to have done most toward straight
ening out the work and twisted words
of the Bible was that issued in 1885.
fJKKK\ WOOD'S MISTAKE.
Mr. Frederick Greenwood, in the
London Nineteenth Century, sugr
gests that only single men be sent to
China as missionaries, lest the Chi
nese look upon missionaries with
suspicion, when the two sexes are
compelled to live in the same house.
"Xvi! to him who evil thinks" might
be very applicable said to Mr. Green
wood in this connection, for certain
ly the Chinese could look upon the
missionaries with no more immoral
suspicion than that that the Chinese
themselves practice, hut if the Chris
tianity that the missionaries are ex
pected to teach does not rise any
higher than that, then it would be
much better if it is no longer taught,
to the Chinese. The true lady and
gentleman that cannot board and
room under the same roof without
having immoral suspicion thrown
at them are unworthy of being called
civilized people, and if they refuse to
live in a bouse together because of
such ill-flung suspicion, then they
but give succor to the suspicion and
strengthen those having such sus
picions.
HKV. RAMIVM. HKTI K\S.
Rev. E. If. Randall pastor of the
Firsi M. E. church of this city, has
returned from California, whither
he went primarily to attend the Ep
worth League convention, and sec
ondarily on his annual vacation.
His sermoin last Sunday morning
was a description of his visit at San
Francisco and his meeting of many
of the Eastern delegates at that con
vention. Rev. Randall is a tireless
Christian worker and his speech be
fore the convention was loudly ap
plauded by the delegates in attend
ance.
COXFEHENCE POSTPONED.
The A. M. E. conference, which
■had been fixed to meet in Tacoma
August Kith, has been postponed un
til August 29th. The conference
will be called by Bishop Schaffer
Thursday morning and will last three
I days, the appointments being read
Sunday evening. It is thought by
the presiding elder of this district
that some new preachers may be
transferred to this, conference next
year, and perhaps some new charges
opened up.
MISSION TRANSFERRED.
The Moravian Missions in Green
land have been transferred to the
Church of Denmark. They comprise
six stations, thirty-three out-stations,
eight missionaries, and thirty native
helpers. The missionaries will be
transferred to other stations.—The
Congregationalism
COM PI I .SO H V COX VERSION.
A curious instance of religious
fanaticism, though by no means a
unique one, has recently come before
the courts ot Lemberg in Austriarn-
Poland. A wealthy Roman Catholic
lady has been tried and convicted,
and sentenced to three years' im
prisonment for kidnaping a Jewish
girl and confining her in a convent,
where she was baptized against her
parents/ will.
A HKW ACCESSION OATH.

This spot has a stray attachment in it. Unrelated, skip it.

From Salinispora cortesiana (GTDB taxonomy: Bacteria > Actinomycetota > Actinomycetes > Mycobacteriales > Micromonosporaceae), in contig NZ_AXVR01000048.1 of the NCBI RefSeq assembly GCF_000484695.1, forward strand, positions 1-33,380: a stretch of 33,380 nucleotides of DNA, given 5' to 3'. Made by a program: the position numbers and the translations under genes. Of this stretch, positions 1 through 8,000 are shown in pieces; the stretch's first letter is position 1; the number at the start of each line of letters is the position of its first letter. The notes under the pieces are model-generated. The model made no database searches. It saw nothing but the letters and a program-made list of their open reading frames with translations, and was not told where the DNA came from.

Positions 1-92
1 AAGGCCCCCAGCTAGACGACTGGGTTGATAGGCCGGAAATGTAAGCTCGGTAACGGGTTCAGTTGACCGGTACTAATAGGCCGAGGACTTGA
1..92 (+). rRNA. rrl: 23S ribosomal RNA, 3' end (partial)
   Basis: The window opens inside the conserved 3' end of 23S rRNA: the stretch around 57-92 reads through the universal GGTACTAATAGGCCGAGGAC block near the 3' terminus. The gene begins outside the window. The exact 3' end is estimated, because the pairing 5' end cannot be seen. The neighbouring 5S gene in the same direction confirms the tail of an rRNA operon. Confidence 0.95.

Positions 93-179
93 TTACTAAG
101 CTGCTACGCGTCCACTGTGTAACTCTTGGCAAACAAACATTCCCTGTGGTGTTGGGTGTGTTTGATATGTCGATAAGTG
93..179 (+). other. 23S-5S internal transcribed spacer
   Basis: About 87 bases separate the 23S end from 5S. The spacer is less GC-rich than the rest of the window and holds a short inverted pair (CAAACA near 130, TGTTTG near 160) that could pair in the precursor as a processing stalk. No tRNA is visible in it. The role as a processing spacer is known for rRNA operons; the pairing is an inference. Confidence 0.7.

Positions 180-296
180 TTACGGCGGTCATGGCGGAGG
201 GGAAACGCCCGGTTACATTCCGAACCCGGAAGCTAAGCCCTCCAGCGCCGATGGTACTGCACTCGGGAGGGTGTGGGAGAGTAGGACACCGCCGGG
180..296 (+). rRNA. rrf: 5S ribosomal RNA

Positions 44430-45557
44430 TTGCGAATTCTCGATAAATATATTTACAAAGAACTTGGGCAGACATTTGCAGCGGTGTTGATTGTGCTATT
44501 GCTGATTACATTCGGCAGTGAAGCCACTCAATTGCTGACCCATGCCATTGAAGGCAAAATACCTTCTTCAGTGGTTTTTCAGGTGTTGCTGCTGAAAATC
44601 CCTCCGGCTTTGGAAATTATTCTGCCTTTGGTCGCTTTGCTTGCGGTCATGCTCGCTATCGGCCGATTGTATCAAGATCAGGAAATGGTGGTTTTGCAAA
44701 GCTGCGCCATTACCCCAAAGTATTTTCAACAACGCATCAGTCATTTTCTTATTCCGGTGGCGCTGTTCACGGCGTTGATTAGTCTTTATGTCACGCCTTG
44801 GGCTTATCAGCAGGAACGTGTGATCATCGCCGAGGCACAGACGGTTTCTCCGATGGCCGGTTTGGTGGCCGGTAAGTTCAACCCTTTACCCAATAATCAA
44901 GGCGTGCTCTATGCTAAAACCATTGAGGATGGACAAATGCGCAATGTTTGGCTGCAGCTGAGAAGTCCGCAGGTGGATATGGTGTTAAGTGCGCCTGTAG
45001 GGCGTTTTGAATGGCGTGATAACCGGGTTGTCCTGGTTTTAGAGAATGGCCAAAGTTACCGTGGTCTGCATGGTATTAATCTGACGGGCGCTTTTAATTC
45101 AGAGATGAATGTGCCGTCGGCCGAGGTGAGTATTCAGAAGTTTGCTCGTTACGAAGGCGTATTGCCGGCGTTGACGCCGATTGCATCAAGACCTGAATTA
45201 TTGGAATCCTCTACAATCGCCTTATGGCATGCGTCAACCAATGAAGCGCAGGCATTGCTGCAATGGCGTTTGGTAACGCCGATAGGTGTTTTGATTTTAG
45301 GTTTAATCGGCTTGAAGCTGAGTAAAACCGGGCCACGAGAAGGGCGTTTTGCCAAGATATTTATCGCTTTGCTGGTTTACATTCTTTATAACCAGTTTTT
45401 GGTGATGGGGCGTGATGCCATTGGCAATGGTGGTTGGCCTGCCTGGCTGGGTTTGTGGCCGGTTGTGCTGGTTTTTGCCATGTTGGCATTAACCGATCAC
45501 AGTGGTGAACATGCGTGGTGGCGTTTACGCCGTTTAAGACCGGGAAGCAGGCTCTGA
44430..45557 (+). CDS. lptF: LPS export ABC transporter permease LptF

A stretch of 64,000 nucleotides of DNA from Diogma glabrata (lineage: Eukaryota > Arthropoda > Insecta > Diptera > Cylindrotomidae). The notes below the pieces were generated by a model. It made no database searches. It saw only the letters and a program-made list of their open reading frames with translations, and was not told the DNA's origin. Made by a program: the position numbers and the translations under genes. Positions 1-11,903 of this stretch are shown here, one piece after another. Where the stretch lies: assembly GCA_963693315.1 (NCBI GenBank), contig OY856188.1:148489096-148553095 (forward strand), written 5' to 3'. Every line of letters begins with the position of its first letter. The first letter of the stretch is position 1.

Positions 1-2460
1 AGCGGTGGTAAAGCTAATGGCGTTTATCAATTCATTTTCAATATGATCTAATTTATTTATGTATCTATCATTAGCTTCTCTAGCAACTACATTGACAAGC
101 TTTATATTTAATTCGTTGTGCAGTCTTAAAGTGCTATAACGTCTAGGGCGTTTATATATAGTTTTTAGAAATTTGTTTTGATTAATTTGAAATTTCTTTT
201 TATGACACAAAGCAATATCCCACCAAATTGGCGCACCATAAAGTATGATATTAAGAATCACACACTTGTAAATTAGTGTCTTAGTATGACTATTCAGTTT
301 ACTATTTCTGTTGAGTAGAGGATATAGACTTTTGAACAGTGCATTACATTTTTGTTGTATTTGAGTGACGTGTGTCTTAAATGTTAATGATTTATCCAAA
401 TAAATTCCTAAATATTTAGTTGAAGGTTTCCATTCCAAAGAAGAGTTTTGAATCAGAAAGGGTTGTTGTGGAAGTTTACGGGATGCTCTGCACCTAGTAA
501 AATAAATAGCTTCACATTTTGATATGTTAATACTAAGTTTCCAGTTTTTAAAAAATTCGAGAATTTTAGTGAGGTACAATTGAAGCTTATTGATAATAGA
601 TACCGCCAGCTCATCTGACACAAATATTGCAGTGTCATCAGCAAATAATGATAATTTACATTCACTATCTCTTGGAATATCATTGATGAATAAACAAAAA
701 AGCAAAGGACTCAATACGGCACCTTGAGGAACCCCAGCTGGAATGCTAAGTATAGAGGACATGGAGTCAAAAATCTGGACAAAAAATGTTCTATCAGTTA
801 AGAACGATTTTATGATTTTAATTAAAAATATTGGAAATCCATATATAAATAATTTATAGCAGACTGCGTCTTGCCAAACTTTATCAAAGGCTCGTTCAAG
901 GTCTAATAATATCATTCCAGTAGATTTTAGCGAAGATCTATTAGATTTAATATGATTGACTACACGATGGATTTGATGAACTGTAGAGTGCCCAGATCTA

The report of the select committee
of the home of lords appointed to
consider the accession declaration of
the sovereign, in regard to transub
stantiation, finds that the language
can be advantageously modified with
out diminishing its efficacy as se
curity for the maintenance of the
Protestant succession. The form ot
declaration suggested by the com
mittee does not contain phrases rel
ative to idolatry, etc., which are so
objectionable to Roman Catholics.
ROMAN CATHOLIC LOSSES IN AUS
TRIA.
The Lutheran authorities in Aus
tria have recently published some
figures, in regard to the number of
persons who have left the Roman
church and inscribed their names as
Protestants. In 1899 there were
0,385 who joined either the Reform
ed or Lutheran churches, and in
1900 4,699—0r 11,084 in two years.
Besides these many have freed them
selves from Rome without formally
becoming Protestants; and many
have joined the Old Catholic church.
FOREIGN BIBLE SOCIETY.
The British and Foreign Bible So
ciety's annual report states the year's
issues at 4,914,000, a reduction of
133,000. This, however, is due
wholly to the Chinese crisis. The
falling off there is 250,000, so that
there is a considerable gain in other
fields. Foreign sales in 27 countries,
through 81 2 colporteurs, were 1,600,
--000. The society maintains in the
East (JIG native Bible women, in con
nection with 30 missionary organiz
ations, it supplies the P. S. G., the
C. M. S., and the other great mis
sionary organizations with most of
the Scriptures that they need, and
as a rule without cost.
THE STRIKE SITUATION:
Editor Republican: Your mention
of the assault upon my son contained
one error viz., that the boy returned
to work becau.se his father told him
to. Frank is doing for himself. It
was his own idea to resume work af
ter the shops re-opened. lam sim
ply assisting him to acquire a thor
ough knowledge of the machinist
trade. He is not a member of any
labor union; is not eligible, being a
mere apprentice. He is under no ob
ligations to any organization ,and
prefers to be earning an honest liv
ing and learning a trade rather than
to lie walking the streets in idleness.
His right to work is the right of an
American citizen (with apologies, of
course, to those who assume to do a 9